Now, even with the video, in which we can assume Van Wagenen was speaking candidly because he was unaware of the hot mic, it is legitimately plausible that Jeff Wilpon was indeed responsible for the idiotic idea of a sham “show of solidarity” only to come back and play an hour later. We’re talking about Jeff Wilpon here. It doesn’t require a lot of imagination to get to the scenario where he talked to Van Wagenen and said something like, “Rob and I were thinking…”
But the ease with which you can pin this on Wilpon also makes him a perfect fall guy, especially since his days running the Mets appear to be numbered. We’ve heard that before, of course, but as bids are coming in, it really does seem that a sale is going to happen, so it makes a lot of sense for Van Wagenen to echo the commissioner and apologize profusely to him, while Wilpon knows everyone already hates him and doesn’t care because he’s about to be sitting on a beach, earning 20 percent.
And perhaps to underscore their own incompetence, Jeff Wilpon and his dad Fred put out statements of their own on Thursday night in which they also agreed Jeff had the disastrously awful idea, and lambasted Van Wagenen for daring to speak about it, while going a combined 1-for-3 on spelling his first name correctly. Only Robinson Cano is hitting above .333 on the Mets right now, so that’s pretty good, right?
What’s the truth? Ultimately, it doesn’t matter, because the players got it right, Wilpon will be gone soon, and if people don’t reject the evidence of their eyes and ears, it’s just another pile of trash into the dumpster fire of a commissionership that can’t end soon enough.
The final night of the Republican National Convention wasn’t just a wildly flagrant violation of federal law and a public health menace in the midst of a pandemic, it was a festival of sports horrors.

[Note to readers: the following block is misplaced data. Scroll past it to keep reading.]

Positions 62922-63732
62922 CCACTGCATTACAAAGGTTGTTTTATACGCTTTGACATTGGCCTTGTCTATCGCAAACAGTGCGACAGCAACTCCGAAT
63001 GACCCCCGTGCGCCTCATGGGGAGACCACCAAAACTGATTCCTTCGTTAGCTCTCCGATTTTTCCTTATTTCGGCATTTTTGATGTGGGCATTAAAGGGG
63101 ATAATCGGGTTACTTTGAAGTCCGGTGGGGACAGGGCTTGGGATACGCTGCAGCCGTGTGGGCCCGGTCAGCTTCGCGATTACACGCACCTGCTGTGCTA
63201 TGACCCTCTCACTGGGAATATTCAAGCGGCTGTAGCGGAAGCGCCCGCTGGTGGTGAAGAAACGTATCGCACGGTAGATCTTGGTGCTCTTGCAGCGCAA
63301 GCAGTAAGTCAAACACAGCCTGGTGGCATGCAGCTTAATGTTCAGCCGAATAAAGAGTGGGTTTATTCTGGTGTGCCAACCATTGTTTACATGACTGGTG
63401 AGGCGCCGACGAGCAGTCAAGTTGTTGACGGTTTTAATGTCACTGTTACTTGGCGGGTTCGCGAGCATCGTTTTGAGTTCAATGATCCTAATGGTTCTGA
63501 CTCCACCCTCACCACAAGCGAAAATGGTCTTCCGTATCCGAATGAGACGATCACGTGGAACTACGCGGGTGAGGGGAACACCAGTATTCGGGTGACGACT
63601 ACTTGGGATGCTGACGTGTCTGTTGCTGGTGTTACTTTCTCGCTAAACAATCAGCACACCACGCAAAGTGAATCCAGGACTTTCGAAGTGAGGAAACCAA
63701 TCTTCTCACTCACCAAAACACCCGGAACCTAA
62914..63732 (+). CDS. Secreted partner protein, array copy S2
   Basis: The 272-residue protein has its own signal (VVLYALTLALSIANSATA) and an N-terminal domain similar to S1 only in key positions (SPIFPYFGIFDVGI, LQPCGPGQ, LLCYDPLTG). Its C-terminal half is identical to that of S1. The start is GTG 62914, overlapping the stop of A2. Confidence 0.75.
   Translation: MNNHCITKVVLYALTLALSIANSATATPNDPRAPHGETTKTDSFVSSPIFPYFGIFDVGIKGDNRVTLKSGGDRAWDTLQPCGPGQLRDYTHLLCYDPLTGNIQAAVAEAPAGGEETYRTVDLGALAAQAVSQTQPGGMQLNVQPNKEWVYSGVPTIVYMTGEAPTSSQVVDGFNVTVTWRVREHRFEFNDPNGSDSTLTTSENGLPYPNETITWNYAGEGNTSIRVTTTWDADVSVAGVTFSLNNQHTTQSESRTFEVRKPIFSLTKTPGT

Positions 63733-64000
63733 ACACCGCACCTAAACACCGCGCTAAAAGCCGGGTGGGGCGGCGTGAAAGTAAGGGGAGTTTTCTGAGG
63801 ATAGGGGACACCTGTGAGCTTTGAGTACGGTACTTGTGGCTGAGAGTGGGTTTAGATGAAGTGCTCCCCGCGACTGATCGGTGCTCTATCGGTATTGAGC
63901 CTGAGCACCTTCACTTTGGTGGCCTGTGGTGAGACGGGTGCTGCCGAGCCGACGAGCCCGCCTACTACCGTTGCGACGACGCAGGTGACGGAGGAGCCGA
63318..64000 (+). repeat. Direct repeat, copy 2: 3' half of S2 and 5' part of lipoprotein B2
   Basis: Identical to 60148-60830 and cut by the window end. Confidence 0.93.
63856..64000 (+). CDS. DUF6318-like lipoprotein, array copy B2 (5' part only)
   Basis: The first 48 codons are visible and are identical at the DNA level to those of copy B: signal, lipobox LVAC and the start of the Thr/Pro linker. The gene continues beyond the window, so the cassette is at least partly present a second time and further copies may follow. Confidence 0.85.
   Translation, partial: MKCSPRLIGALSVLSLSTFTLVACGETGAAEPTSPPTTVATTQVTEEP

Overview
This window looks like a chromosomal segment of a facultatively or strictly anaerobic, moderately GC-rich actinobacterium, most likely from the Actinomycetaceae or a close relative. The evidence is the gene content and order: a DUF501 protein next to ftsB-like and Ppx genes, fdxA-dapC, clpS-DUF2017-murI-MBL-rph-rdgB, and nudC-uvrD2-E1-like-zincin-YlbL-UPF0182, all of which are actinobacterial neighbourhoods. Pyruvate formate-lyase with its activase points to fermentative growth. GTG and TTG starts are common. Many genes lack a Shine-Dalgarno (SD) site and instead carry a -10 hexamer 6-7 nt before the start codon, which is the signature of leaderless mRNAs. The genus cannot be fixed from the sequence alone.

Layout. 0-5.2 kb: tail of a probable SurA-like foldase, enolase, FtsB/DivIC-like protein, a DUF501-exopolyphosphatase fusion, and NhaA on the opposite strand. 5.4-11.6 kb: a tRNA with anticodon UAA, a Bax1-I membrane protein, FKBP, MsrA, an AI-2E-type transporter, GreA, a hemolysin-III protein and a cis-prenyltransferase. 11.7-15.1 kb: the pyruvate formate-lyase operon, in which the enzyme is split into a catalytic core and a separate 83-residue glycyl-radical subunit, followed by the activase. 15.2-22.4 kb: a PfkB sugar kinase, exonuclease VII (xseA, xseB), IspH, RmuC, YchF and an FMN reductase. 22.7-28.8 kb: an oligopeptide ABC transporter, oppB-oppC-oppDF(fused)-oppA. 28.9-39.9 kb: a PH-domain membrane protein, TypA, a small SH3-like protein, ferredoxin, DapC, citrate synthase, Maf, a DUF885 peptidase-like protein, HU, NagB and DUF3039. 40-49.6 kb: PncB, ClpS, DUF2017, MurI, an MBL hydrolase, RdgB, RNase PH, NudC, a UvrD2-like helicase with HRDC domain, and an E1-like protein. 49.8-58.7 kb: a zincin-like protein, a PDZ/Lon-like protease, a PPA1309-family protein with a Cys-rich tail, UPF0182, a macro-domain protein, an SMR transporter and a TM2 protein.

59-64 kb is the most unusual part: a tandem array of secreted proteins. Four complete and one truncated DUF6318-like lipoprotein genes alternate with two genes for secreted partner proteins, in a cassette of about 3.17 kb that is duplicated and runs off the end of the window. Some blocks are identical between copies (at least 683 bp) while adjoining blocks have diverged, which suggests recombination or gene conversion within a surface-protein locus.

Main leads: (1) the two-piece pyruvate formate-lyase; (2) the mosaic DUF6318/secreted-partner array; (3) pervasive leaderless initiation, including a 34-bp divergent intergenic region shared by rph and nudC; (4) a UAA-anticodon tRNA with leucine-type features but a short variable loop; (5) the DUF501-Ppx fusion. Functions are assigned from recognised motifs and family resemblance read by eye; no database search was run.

Darryl Strawberry was on hand, because of course he was as a longtime Trump supporter. And so was David Wells, in the middle of a whirlwind trip to Washington where he also got to spend time with such luminary lunatics as Matt Gaetz and Kayleigh McEnaney.
On the program, there was UFC’s Dana White, following in the footsteps of Herschel Walker and Lou Holtz by spewing hot garbage about Donald Trump somehow being good at his job. In this case, White praised Trump for bringing back sports, even though his fighters continue to test positive for coronavirus.
And there also was a bizarre sports montage, which featured an image of Jackie Robinson at the start to serve as visual ipecac, then clips of Trump congratulating athletes who have visited the White House, including Tiger Woods, the Chicago Cubs, and… Amelia Earhart for some reason? Oh, and there were the 2018 Red Sox presenting Trump with a jersey, a team that cheated their way to victory — weird that Trump would so closely identify with such a thing, isn’t it?
Oh, hey, remember when the Pittsburgh Penguins visited the White House and Sidney Crosby said, “there’s absolutely no politics involved” in such a thing? Well, Sidney, you might have been lucky enough to avoid being in that video (the last two Stanley Cup winners, the 2018 Capitals and 2019 Blues were), but you and every other athlete who’s been naive enough to believe that over the last three and a half years just got played.